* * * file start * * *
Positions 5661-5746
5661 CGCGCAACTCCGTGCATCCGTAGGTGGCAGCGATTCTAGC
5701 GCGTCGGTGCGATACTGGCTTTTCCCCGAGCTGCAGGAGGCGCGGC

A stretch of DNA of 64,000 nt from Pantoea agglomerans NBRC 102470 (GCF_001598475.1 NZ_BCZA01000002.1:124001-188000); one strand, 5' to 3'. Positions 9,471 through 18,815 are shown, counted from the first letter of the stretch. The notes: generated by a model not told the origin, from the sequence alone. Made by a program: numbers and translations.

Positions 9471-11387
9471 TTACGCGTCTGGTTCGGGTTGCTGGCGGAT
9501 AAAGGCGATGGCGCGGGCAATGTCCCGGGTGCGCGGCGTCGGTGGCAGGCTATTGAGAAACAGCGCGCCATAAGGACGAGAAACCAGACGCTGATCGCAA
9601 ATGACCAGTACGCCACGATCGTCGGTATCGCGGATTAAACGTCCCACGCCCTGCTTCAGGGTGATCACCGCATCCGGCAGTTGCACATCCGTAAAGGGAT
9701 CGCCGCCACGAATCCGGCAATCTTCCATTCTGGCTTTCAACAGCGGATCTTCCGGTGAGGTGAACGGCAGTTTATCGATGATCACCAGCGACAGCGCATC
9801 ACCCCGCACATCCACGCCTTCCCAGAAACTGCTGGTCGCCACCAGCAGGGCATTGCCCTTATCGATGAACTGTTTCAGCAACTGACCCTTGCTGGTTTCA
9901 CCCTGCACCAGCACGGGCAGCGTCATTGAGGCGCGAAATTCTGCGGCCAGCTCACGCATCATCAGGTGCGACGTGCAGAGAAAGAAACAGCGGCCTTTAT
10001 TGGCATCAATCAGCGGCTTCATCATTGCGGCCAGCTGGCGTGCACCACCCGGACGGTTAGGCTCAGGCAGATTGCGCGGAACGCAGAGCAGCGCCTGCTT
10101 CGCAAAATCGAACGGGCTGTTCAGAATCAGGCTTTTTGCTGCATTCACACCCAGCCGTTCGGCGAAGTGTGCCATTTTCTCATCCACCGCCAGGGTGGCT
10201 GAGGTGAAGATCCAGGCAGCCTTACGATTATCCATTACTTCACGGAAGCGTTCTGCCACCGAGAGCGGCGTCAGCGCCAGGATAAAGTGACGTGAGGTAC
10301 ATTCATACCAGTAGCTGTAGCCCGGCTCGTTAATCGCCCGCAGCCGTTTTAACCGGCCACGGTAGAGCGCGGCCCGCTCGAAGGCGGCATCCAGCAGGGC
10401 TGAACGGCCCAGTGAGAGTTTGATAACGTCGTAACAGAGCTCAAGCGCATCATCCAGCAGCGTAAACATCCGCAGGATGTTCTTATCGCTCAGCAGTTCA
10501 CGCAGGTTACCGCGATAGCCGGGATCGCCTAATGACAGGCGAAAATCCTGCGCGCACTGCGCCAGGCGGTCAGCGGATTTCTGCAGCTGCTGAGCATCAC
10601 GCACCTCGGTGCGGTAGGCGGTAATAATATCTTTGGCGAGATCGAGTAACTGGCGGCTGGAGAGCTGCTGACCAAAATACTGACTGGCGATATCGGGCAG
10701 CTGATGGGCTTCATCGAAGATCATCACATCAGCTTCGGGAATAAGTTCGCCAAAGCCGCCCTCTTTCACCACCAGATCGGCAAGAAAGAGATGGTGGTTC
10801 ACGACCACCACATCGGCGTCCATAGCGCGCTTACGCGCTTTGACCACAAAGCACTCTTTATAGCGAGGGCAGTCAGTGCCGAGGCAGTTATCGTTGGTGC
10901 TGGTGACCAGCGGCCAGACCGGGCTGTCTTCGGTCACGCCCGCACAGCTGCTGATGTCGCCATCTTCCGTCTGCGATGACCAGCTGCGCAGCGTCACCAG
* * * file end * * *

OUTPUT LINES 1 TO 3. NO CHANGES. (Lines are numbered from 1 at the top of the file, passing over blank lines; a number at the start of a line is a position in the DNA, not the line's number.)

Positions 5661-5746
5661 CGCGCAACTCCGTGCATCCGTAGGTGGCAGCGATTCTAGC
5701 GCGTCGGTGCGATACTGGCTTTTCCCCGAGCTGCAGGAGGCGCGGC